Oscan in Southern Italy and Sicily

Katherine McDonald (2015) Oscan in Southern Italy and Sicily: Evaluating Language Contact in a Fragmentary Corpus. Cambridge: Cambridge University Press


In pre-Roman Italy and Sicily, dozens of languages and writing systems competed and interacted, and bilingualism was the norm. Using frameworks from epigraphy, archaeology and the sociolinguistics of language contact, this book explores the relationship between Greek and Oscan, two of the most widely spoken languages in the south of the peninsula. Dr McDonald undertakes a new analysis of the entire corpus of South Oscan texts written in Lucania, Bruttium and Messana, including dedications, curse tablets, laws, funerary texts and graffiti. She demonstrates that genre and domain are critical to understanding where and when Greek was used within Oscan-speaking communities, and how ancient bilinguals exploited the social meaning of their languages in their writing. This book also offers a cutting-edge example of how to build the fullest possible picture of bilingualism in frag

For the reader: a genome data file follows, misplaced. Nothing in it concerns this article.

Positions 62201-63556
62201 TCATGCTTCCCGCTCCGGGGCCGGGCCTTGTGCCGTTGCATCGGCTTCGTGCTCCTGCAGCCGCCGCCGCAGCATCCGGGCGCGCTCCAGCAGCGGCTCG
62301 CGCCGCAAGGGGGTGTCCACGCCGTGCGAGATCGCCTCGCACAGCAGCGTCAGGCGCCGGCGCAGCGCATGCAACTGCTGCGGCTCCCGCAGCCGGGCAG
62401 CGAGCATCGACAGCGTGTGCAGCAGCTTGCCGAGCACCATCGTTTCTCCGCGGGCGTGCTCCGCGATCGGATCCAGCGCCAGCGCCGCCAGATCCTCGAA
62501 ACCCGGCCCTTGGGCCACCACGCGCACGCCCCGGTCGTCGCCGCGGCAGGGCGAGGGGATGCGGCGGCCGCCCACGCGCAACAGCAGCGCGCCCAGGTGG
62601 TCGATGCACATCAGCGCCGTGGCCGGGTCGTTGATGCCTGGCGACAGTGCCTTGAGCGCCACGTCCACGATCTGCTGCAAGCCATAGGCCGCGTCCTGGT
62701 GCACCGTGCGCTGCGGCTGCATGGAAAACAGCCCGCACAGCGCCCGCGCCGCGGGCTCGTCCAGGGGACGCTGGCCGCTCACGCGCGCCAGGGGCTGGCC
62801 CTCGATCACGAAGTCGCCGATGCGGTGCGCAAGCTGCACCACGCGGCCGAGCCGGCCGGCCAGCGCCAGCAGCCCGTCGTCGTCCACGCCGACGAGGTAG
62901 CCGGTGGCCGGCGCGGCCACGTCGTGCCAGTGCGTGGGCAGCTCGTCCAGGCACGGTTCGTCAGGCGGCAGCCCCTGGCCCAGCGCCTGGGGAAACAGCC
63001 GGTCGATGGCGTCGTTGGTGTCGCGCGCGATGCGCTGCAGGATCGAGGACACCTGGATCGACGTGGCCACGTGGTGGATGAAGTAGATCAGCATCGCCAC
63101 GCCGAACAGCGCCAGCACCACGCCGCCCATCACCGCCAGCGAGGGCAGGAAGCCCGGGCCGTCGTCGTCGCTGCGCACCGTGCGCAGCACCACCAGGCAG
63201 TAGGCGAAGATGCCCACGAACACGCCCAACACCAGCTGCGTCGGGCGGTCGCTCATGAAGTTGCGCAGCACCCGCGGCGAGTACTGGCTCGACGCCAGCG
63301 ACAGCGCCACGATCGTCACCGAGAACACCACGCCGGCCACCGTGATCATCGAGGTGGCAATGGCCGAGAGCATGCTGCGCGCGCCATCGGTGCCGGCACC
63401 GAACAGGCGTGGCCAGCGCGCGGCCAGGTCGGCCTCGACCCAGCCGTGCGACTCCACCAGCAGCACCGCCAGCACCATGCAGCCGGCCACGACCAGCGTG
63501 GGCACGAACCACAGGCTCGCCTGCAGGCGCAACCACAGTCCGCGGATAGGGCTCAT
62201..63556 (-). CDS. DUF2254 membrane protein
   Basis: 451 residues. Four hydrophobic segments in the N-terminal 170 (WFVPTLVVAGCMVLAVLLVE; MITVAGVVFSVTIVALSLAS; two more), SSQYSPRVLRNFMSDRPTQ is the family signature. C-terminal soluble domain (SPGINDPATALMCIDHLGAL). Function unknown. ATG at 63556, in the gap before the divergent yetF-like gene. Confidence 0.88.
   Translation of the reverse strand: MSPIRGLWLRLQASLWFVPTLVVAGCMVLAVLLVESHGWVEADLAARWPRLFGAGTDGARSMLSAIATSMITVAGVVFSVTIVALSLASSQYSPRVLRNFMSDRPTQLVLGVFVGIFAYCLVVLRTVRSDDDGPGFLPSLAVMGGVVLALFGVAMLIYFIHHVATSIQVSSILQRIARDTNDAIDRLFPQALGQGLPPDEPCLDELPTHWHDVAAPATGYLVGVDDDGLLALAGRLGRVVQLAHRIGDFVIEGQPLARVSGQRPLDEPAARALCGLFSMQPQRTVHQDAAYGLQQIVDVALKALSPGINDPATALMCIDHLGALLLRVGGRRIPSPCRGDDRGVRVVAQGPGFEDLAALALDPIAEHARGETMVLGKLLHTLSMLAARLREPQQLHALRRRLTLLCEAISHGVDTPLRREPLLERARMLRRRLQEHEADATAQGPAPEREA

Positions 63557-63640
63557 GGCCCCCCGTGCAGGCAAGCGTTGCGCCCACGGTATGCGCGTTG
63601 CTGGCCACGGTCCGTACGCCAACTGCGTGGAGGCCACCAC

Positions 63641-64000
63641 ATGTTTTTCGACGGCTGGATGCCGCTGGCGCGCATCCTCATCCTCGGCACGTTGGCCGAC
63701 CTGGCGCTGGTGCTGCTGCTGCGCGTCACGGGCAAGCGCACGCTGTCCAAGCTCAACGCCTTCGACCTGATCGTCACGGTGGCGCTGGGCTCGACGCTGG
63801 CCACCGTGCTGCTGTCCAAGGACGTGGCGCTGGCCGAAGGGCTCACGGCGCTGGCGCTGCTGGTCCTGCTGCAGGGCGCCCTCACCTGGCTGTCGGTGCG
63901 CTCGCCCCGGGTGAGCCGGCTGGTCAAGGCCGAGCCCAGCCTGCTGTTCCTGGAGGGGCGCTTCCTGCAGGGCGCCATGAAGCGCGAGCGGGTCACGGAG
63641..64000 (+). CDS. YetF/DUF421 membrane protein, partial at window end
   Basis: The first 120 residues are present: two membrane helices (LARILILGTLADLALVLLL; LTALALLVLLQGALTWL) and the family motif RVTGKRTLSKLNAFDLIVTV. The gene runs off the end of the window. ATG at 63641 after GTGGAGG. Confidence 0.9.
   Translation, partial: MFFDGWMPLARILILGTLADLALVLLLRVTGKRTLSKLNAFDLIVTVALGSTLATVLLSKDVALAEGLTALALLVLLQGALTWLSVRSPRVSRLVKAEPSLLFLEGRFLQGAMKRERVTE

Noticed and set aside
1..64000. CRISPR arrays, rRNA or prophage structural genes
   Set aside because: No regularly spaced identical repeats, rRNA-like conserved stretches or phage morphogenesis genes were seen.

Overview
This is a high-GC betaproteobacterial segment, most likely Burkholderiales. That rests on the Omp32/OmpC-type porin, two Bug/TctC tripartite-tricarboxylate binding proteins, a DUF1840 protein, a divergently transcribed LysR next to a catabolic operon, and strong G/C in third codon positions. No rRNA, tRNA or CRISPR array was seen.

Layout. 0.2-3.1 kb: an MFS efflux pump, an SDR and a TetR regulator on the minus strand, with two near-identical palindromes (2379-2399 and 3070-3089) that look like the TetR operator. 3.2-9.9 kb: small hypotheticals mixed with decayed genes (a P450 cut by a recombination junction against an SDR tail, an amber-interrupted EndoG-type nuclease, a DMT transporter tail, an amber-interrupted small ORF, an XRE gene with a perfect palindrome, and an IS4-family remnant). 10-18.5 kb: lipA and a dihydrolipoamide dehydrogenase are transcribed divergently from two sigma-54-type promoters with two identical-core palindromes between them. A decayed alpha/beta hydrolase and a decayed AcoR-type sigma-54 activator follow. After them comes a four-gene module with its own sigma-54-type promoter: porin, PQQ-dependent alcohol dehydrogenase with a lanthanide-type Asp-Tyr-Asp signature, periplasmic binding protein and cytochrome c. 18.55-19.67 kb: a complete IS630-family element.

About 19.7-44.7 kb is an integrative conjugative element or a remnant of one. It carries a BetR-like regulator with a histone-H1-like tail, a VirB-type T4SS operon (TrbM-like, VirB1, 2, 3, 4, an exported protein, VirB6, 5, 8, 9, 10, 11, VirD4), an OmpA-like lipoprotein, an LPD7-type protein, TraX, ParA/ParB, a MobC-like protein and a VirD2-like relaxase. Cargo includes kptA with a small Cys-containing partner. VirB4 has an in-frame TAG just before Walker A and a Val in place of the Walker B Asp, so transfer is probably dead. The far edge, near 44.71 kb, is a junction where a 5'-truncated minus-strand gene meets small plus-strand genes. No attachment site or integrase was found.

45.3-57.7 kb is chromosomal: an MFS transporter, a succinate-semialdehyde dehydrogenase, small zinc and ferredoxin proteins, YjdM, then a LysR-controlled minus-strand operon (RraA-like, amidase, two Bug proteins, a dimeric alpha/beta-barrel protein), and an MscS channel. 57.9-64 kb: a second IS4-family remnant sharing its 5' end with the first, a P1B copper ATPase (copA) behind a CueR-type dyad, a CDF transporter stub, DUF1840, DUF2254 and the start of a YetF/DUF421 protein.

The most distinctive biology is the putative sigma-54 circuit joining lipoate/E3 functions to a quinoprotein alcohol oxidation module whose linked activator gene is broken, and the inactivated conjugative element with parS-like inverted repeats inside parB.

mentary languages across the ancient world.

Table of Contents:

1. Introduction
2. Bilingualism and language contact in written texts
3. Alphabets, orthography and epigraphy
4. Dedicatory inscriptions
5. Curse tablets
6. Legal and official texts
7. Shorter texts: funerary inscriptions, graffiti and signatures
8. Conclusions
Appendix 1. Datings of inscriptions
Appendix 2. Catalogue of sites.

Publication date: 1st October 2015.

Available now from Cambridge University PressAmazon and Waterstones, and from many other retailers. You can check whether it’s in your local academic library at Copac or Worldcat. You can read a preview at Google Books.


Review by Manuela Anelli for the Ancient History Bulletin. “This volume is the first thorough study on the interaction between Oscan and Greek based on the written evidence, but it can also be regarded as an up-to-date collection of the South Oscan inscriptions… We believe that this book will be a reference work for anyone interested either in South Oscan epigraphy or in language contact phenomena of the ancient world.”

Review by Kanehiro Nishimura for the Classical Review. “M. has certainly succeeded in establishing her work as an indispensable touchstone for future studies of ancient Italy and beyond.”


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